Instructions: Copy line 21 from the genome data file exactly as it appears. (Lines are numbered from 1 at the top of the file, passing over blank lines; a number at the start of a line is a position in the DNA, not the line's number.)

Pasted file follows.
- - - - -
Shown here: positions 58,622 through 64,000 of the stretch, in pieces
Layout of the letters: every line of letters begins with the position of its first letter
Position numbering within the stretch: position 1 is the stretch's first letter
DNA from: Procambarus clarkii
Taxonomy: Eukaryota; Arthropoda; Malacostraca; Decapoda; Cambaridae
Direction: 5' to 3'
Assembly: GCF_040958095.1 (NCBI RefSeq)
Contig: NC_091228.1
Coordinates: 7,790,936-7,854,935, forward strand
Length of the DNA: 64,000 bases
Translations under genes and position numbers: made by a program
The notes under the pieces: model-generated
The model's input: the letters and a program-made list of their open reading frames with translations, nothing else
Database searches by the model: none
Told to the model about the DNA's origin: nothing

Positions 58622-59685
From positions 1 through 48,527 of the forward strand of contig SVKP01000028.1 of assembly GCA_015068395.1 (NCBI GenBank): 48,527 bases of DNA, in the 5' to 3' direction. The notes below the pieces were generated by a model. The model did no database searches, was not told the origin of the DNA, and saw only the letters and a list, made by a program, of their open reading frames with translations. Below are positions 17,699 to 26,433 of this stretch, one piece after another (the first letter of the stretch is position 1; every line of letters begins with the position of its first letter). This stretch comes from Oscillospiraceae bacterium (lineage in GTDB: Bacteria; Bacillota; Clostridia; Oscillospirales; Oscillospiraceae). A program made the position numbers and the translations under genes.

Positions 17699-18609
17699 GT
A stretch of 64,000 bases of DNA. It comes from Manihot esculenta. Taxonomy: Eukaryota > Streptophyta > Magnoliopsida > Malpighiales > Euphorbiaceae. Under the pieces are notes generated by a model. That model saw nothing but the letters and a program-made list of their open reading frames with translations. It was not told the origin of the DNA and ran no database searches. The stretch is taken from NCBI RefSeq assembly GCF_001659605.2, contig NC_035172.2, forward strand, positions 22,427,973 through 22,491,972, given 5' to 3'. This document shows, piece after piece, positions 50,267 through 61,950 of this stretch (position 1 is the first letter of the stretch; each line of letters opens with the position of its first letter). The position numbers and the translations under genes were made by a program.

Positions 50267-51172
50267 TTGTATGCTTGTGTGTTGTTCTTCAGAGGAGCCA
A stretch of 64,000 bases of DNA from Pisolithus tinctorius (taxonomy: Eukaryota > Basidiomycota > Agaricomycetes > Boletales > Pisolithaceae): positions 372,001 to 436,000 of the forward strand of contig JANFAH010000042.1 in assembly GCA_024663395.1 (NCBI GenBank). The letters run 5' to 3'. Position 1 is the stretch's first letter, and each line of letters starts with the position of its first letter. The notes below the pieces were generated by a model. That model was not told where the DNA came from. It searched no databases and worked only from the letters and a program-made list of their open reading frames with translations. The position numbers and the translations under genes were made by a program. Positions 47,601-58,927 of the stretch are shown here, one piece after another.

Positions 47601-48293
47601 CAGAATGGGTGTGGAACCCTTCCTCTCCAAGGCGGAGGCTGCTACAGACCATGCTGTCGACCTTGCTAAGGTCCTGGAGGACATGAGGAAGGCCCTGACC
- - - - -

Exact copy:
Positions 50267-51172